There might be conflict of implementation in some libraries, so make sure you read their docs before using.

  • 1
    $\begingroup$ I tried this too but this was returning negative values which, I think, is not a valid value. A little bit of research then got me to this result mathoverflow.net/questions/43849/… which talks about how the input has to be a probability distribution. Guess that is where I made my mistake. $\endgroup$
    – Nanda
    Dec 8, 2015 at 11:11
  • $\begingroup$ @Nanda Thanks for the link. Mine returns 0.775279624079 for your inputs and the sklearn metrics return 1.3862943611198906. Confused still! But, seems like including those value checks according to the qn, into the script should do :) $\endgroup$
    – Dawny33
    Dec 8, 2015 at 11:14
  • 1
    $\begingroup$ I know what you mean! I have tried 3 different functions to get 3 different values with the only thing common between them being that the result didn't "feel" right. The input values is definitely a logical error so changing my approach altogether! $\endgroup$
    – Nanda
    Dec 8, 2015 at 11:25
  • $\begingroup$ @Nanda Ahh, that's clear now :) Thanks for explaining $\endgroup$
    – Dawny33
    Dec 8, 2015 at 11:27

This trick avoids conditional code and may therefore provide better performance.

import numpy as np

def KL(P,Q):
""" Epsilon is used here to avoid conditional code for
checking that neither P nor Q is equal to 0. """
     epsilon = 0.00001

     # You may want to instead make copies to avoid changing the np arrays.
     P = P+epsilon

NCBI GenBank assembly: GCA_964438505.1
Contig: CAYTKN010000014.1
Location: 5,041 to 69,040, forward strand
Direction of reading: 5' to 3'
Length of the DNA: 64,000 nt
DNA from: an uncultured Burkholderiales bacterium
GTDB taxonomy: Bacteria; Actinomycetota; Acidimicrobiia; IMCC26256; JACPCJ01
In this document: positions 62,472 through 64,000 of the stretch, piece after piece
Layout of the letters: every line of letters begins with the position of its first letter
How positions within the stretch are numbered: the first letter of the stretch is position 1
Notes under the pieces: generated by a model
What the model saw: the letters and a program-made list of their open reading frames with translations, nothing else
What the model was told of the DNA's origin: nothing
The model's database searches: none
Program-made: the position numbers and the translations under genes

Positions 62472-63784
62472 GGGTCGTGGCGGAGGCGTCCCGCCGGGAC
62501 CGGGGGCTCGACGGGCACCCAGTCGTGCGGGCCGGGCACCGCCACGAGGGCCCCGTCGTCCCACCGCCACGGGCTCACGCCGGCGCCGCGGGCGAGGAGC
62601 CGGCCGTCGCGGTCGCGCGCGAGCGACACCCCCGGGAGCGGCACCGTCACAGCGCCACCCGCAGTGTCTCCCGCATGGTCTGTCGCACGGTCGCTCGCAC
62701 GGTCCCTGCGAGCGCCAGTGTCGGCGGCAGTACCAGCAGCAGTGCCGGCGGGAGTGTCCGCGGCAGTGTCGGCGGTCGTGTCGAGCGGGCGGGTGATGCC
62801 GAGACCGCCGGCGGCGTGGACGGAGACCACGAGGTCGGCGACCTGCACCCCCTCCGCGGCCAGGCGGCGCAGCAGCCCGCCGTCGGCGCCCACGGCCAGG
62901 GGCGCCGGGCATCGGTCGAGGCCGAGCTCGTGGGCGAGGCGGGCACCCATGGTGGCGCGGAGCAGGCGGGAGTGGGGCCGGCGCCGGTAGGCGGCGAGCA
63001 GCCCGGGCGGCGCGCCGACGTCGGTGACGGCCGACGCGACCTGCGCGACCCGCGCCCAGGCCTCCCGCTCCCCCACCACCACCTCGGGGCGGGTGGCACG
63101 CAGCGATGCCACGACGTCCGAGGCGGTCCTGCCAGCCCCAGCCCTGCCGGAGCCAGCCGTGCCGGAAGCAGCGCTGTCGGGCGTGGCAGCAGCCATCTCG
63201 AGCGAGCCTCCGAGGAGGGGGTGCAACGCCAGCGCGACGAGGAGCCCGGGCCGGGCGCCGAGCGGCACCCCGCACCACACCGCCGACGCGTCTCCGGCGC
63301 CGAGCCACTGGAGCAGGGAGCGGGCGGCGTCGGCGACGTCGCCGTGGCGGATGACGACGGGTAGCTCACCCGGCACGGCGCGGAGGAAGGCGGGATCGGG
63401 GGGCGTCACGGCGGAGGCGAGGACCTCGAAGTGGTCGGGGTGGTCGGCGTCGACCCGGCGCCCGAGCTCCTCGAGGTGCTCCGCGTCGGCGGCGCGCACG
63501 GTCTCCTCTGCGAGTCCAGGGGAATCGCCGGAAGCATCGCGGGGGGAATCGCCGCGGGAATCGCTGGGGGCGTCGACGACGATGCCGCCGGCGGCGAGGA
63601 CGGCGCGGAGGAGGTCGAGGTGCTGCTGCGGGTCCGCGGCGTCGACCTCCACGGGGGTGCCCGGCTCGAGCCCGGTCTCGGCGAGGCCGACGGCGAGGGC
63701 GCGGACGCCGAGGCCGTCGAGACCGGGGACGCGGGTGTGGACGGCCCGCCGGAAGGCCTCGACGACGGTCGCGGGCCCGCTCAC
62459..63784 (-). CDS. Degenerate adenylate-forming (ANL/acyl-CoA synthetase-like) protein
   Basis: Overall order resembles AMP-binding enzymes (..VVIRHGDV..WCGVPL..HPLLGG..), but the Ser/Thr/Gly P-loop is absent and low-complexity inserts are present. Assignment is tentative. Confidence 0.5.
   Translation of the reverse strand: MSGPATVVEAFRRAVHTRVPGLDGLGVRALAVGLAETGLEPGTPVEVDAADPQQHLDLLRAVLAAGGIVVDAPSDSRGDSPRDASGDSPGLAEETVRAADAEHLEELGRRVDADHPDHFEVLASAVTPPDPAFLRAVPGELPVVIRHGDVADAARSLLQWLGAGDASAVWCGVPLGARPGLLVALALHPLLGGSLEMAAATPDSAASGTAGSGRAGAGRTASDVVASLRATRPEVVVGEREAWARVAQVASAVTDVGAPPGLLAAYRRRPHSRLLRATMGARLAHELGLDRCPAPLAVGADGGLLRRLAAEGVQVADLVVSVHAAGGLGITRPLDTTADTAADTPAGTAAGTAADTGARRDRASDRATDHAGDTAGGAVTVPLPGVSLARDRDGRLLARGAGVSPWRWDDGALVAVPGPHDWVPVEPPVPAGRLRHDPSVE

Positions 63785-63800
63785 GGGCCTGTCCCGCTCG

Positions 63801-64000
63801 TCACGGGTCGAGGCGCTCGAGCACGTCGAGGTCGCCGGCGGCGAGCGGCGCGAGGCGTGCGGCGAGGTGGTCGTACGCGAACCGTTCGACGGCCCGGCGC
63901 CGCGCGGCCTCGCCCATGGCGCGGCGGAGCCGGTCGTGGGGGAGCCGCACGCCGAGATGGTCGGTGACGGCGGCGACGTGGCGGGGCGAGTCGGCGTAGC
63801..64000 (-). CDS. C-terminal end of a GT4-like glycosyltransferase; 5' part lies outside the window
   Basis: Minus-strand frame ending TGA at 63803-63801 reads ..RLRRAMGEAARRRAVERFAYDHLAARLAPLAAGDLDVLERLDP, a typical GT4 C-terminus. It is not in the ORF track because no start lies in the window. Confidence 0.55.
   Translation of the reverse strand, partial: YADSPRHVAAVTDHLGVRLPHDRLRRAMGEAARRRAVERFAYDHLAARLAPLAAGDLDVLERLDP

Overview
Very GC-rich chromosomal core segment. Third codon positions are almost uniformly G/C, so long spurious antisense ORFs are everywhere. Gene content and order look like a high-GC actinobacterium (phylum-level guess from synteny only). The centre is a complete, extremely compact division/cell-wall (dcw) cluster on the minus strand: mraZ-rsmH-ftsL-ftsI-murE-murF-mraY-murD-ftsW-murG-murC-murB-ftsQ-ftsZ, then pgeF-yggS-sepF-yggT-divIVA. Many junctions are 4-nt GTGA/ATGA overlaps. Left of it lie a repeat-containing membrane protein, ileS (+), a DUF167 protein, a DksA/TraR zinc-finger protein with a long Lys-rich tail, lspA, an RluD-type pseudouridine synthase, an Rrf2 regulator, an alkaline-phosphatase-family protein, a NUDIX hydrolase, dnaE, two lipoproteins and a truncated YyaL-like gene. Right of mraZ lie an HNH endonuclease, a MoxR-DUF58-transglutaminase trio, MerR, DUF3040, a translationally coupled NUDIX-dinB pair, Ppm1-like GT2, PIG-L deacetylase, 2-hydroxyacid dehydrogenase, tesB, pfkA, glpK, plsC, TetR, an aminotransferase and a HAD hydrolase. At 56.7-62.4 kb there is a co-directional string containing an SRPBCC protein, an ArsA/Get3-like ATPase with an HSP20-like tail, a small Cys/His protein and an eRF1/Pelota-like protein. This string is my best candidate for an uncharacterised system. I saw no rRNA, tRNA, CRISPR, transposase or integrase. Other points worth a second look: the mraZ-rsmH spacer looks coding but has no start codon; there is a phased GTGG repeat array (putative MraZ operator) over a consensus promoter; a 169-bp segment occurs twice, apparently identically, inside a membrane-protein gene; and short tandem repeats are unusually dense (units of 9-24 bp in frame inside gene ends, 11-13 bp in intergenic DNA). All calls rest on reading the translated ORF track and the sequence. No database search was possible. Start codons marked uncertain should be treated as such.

Q = Q+epsilon

     divergence = np.sum(P*np.log(P/Q))
     return divergence

# Should be normalized though
values1 = np.asarray([1.346112,1.337432,1.246655])
values2 = np.asarray([1.033836,1.082015,1.117323])

# Note slight difference in the final result compared to Dawny33
print KL(values1, values2) # 0.775278939433
  • $\begingroup$ Nice trick! I'd be interested to see how this compares with the other solution on a time benchmark. $\endgroup$ May 21, 2018 at 9:41

Kullback-Leibler divergence is basically the sum of the relative entropy of two probabilities:

vec = scipy.special.rel_entr(p, q)    
kl_div = np.sum(vec)

As mentioned before, just make sure p and q are probability distributions (sum up to 1). You can always normalize them before:

p /= np.sum(p)

Relative entropy is defined as p*log(p/q), so where q==0, the result is inf. You can mask those values using:

vec = np.ma.masked_invalid(vec).compressed()

Consider the three following samples from a distribution(s).

values1 = np.asarray([1.3,1.3,1.2])
values2 = np.asarray([1.0,1.1,1.1])
values3 = np.array([1.8,0.7,1.7])

Clearly, values1 and values2 are closer, so we expect the measure of surprise or entropy, to be lower when compared to values3.

from scipy.stats import entropy
print("\nIndividual Entropy\n")

print("\nPairwise Kullback Leibler divergence\n")
print(entropy(values1, qk=values2))
print(entropy(values1, qk=values3))
print(entropy(values2, qk=values3))

We see the following output:

Individual Entropy

1.0278436769863724 #<--- this one had the lowest, but doesn't mean much.

Pairwise Kullback Leibler divergence

0.09053972625203921 #<-- makes sense
0.09397968199352116 #<-- makes sense

We see this makes sense because the values between values1 and values3 and values 2 and values 3 are simply more drastic in change than values1 to values 2. This is my validation to understanding KL-D and the packages that can be leveraged for it.